LOS ANGELES -- Lakers president and co-owner Jeanie Buss has thwarted a legal attempt by her older brothers, Johnny and Jim Buss, to strip her of her seat on the Lakers' board of directors, and potentially her controlling ownership of the NBA team.
On Feb. 24, the elder Buss brothers sent a notice to the Lakers' shareholders to hold a meeting next Tuesday to elect a new board of directors, because it had been more than 15 months since the annual shareholders meeting had been convened, documents filed by Jim and Johnny Buss' attorneys say.
In that notice, the brothers submitted a list of four names for the three Buss family spots on the board of five directors, none of which was Lakers governor Jeanie Buss or her younger brother Joey Buss, the team's alternate governor.
According to documents filed Friday, Jeanie Buss and her attorneys interpreted that action as hostile and in breach of the elder brothers' fiduciary responsibilities as co-trustees to "take whatever actions are reasonably available to have Jeanie Buss appointed as the new Controlling Owner" of the Lakers.
The lawyers for Jeanie Buss filed a temporary restraining order in Los Angeles Superior Court on Friday and a lawsuit to force the elder brothers to comply with the mandatory terms of the family trust. The restraining order was subsequently withdrawn when the judge set a preliminary hearing for the trial for May 15.
The notice for the shareholders meeting was also rescinded by the Buss brothers, and the meeting for next week was canceled.
"I want to make sure that they don't try to do this thing again," Jeanie Buss' lawyer Adam Streisand told ESPN. "No one wants to go through this again. We just want the team and the fans to have the stability and the success they deserve."
Robert Sacks, a lawyer for Jim and Johnny Buss who was reached by ESPN on Friday night, denied the brothers were trying to have Jeanie removed as controlling owner, insisting that they had voted to re-elect her as controlling owner in legal documents signed Thursday.
He would not comment directly on why they had sent a letter with four new names for the board of directors election next week, saying that the issue in court on Friday was related to controlling ownership of the club, not vote for the board of directors.
Lakers bylaws stipulate that the controlling owner must also be on the board of directors. The bylaws were filed in court Friday, along with the four trusts that own the Buss family shares.
"I can tell you that both Jim Buss and Johnny Buss had hoped that any issues that might arise would be handled within the family," Sacks said. "This week, we had a call from Jeanie's lawyers saying that we were somehow going to oust her as the controlling owner of the Lakers. We informed her lawyers orally and in writing that Jim and Johnny fully support Jeanie as the controlling owner of the Lakers. And then inexplicably she then rushed into court saying they're trying to oust me as the controlling owner.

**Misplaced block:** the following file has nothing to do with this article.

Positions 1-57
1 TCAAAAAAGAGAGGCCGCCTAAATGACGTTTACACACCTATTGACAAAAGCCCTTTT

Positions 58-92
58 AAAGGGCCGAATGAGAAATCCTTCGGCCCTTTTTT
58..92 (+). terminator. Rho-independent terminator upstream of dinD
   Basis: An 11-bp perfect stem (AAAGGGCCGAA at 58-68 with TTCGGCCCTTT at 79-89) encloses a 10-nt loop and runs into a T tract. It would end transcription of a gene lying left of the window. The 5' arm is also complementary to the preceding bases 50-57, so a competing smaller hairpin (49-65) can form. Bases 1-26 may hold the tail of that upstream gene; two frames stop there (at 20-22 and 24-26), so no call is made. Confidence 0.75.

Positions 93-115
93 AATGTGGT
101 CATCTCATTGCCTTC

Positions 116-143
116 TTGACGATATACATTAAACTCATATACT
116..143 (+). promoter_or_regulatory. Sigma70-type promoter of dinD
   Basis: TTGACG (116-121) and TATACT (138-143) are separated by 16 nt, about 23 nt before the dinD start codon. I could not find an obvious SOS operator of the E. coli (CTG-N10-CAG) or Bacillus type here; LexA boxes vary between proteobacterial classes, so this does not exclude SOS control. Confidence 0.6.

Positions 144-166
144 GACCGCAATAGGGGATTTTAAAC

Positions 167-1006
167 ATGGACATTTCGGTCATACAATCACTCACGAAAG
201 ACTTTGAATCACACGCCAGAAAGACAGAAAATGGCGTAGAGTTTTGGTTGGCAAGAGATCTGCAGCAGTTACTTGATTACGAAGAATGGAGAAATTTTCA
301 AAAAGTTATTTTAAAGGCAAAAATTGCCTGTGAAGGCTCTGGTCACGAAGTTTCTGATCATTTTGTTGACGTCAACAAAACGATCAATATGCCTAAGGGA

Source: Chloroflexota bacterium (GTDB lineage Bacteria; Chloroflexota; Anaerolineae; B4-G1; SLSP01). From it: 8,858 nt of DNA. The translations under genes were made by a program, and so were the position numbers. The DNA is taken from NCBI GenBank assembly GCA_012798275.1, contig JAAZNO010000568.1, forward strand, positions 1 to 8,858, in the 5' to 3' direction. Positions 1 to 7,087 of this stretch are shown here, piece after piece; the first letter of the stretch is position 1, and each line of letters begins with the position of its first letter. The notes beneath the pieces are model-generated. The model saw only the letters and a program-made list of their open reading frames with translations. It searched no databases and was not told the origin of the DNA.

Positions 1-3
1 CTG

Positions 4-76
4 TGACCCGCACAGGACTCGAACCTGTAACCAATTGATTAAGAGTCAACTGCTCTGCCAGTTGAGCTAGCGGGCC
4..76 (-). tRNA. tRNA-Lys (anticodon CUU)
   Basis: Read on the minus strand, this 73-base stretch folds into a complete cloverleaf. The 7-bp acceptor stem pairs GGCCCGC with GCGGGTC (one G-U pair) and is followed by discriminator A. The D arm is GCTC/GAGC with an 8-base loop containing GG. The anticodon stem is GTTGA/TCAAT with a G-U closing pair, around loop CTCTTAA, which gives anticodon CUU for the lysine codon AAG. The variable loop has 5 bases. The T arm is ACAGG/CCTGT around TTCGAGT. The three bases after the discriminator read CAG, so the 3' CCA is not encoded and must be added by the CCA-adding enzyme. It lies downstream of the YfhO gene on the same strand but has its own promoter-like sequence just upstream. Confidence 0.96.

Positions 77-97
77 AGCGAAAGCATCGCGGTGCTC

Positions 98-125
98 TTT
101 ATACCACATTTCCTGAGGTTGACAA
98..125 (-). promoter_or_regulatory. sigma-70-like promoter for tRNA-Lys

"I can tell you, Jim Buss and Johnny Buss, as the co-trustees, who vote shares in the Lakers, support Jeanie as the controlling owner," Sacks reiterated. "We got notice yesterday that she was going into court, and going in today for a restraining order and other relief. Yesterday, we'd already confirmed it, both Jim Buss and Johnny Buss signed a formal corporate document that voted the trust shares to re-elect Jeanie as the controlling owner. I guess that's what -- belt, suspenders and duct tape?"
Dr. Jerry Buss' six children co-own 66 percent of the Lakers in trust. The three trustees are Jeanie, Johnny and Jim Buss.
"This is about Dr. Buss' intention, Dr. Buss' directive that it's to be Jeanie and Jeanie alone is the controlling owner of the Lakers," Streisand said. "We're going to ask the court to uphold his wishes. It couldn't be clearer, in black and white, that this was his intent."
Lakers coach Luke Walton said he didn't understand the situation well enough to comment, adding that he plans to just focus on basketball.
Asked about the family turmoil, Walton said, "Stuff that's not in my control I don't spend much time thinking about."
NBA spokesman Mike Bass affirmed Jeanie Buss' role with the Lakers in a statement.
"Jeanie Buss is the sole Governor of the Los Angeles Lakers and under league rules, she has control over the team," the statement said. "She has not only been a terrific leader for the Lakers organization, guiding the business before and after her father's passing, but an incredibly influential voice among all our team owners."
Last week, Jeanie Buss replaced her brother Jim as president of the Lakers' basketball operations with Hall of Famer Magic Johnson.
The Lakers have to vote on a board of directors and controlling owner every year, sources told ESPN. Since 2013 -- the year of Dr. Buss' death -- there have been three votes to affirm Jeanie as controlling owner. This year's vote has not yet taken place.
The names submitted by the older brothers last week were Jim Buss, Johnny Buss, Dan Beckerman from Anschutz Entertainment Group and Romie Chaudhari, a property investor who was appointed to the board of the Swansea City Football Club last year following a boardroom shakeup. The other two spots on the Lakers' board of directors are controlled by minority owner Phil Anschutz.
NBA rules state one owner must be designated as a franchise's controlling owner. Streisand contends that the trust states Jeanie Buss should remain as the Lakers' controlling owner, and therefore she also must always retain a seat on the board of directors.
Information from ESPN's Baxter Holmes and The Associated Press was used in this report.